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Reviews

TV on the Radio

Eddie Ciminelli

How do you mobilize a community comprised of young artists more concerned with nurturing voice than elevating it in protest? Throw a badass benefit concert.

TV on the Radio

TV on the Radio

City: Club Exit — New York
Date: 2005-04-27

TV on the Radio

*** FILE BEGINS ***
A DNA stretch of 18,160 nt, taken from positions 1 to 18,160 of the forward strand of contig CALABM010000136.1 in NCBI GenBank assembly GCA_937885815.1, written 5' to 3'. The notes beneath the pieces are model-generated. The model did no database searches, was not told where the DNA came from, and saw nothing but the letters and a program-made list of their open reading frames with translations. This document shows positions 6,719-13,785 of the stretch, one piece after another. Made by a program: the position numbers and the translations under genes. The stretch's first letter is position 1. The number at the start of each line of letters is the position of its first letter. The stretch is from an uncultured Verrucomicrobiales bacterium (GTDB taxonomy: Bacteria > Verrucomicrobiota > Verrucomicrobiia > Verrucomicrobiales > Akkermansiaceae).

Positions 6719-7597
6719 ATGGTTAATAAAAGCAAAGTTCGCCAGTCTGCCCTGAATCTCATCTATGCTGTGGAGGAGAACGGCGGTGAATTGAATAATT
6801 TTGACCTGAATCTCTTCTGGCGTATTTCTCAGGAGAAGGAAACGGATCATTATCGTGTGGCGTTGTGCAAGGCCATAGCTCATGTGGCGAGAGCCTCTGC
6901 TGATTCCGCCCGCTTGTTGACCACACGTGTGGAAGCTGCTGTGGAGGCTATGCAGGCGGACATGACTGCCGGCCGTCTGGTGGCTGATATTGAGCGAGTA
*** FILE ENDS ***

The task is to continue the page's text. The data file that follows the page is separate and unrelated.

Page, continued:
On March 14th of this year, the New York City Planning Commission approved the six actions for the Greenpoint-Williamsburg Rezoning. Under this proposition new affordable housing would be erected along the waterfront and a new, 28-acre park created for playgrounds and an esplanade. The city commission continues to pat itself on the back and everyone seems excited about Brooklyn's pending facelift. Everybody except the people living in Greenpoint and Williamsburg. It seems that the tenants in this area don't like the idea of their neighborhoods getting taller, their ma and pop stores getting booted out, and the impending population escalation that will result. "Don't let them take our light!" they plead, hating the idea of being cast in shadows, living in a concrete jungle like their Manhattan neighbors. I can understand their plight, but how do you mobilize a community largely comprised of young artists, ones trying to pay their rent and more concerned with nurturing their own creative voice rather than elevating it in protest against the proverbial man? Throw a badass benefit concert with cheap admission and cheaper beer. Not a bad idea. Earlier in the day, I was informed that you cannot buy tickets online or over the phone. I was encouraged to come a couple hours early to this small record store in Greenpoint to grab a ticket; they will probably go quickly. I convince a girl I have become interested in to meet me at the venue later. She has never heard of TV On The Radio. I tell her to bring her dancing shoes. The record store is kind enough to let me sip on a couple deuce deuces while I wait for my lady friend. I am already becoming a big fan of my neighboring borough. When we walk into the main room of Club Exit, I immediately notice the mushroom-like curtains growing from the ceiling. The room is splashed in pink wash lights. I am the preppiest kid in this joint, if only because my shirt is ironed. Balloons bounce around the crowd like we are in the bleachers at Shea. There is an eight-foot area between the front of the crowd and the stage. This I do not understand. Tonight I am Moses. Tonight the sea will part for me. Shouldering our way through the crowd, we plop ourselves dead center, right beneath the lead mic. This suddenly appeals to my neighbors' senses, as they follow suit and surround the stage. I cannot contain my excitement. My date teases me. Tonight my excitement is on par with a thirteen year old girl at a Justin Timberlake show. Tonight no hipster's dirty glare will keep me from singing or keep my white boy hustle contained. And then it happens. Suddenly anticipation sweeps through the crowd and people begin to seem as excited as me. Someone mentions how much they have been looking forward to seeing this band. People begin to smile. When the band appears from the side of the stage, I take the liberty to lead the cheers. This band possesses what everyone in this crowd is trying so desperately to imitate -- a genuine sense of style. Their swagger is so sticky and sweet it hangs in the air like the smell of lemonade on a hot July morning. Lead singer Tunde Adebimpe walks up to his mic and pulls it close like a woman. Guitarist and second vocalist Kyp Malone, the most soft spoken member of the group, pulls at his beard that appears to have been growing long before most people in this crowd were legal. Resident white boy and mastermind David Sitek turns his back to the crowd, plugs in and his guitar begins to scream. He doesn't play his instrument as much as thrash at the cords, pulling on them like a disgruntled landscaper whose lawn mower just isn't cooperating. "Satellite" begins on a miscue and Adebimpe harmonizes an apology wistfully into the microphone. When Sitek sets the riff down, I hear something that can only be described as garbage cans being thrown through a blender, or an engine turning over at a manic rate. Adebimpe's soulful croon elevates the crowd. He is like a preacher on his altar, dispensing his sermon. His hands waving in the air like he is swatting at flies, eyes rolling in the back of his head, we all listen to his gospel. The band plays far too few songs tonight, but decides to close with the beautiful "Ambulance". An a capella song on the record, it takes on a whole new life live. Fellow Broooklynites Dragons of Zynth join them on stage, as each member grabs a seat and some drum sticks. There are five people playing percussion, as everyone finds something to pound, be it a speaker or the floor. "Hearts colors change like leaves," Adebimpe moans and I repeat the words audibly in my date's ears. She nods her head in agreement with this sentiment. The set ends almost as quickly as it began, leaving the crowd chanting for more, to no avail. As we are waiting for the subway back to Manhattan, my date tells me how much she enjoyed the band and especially "Ambulance". She asks me what the refrain to the song was. I reply, " I will be your accident/ If you will be my ambulance/ And I will be your screeching crash/ If you will be my crutch and cast." She smiles and says how pretty that sounds, as I consider how these few lines embody almost every relationship I have ever known. I consider telling her this, but instead I only smile as the train pulls up to the platform.
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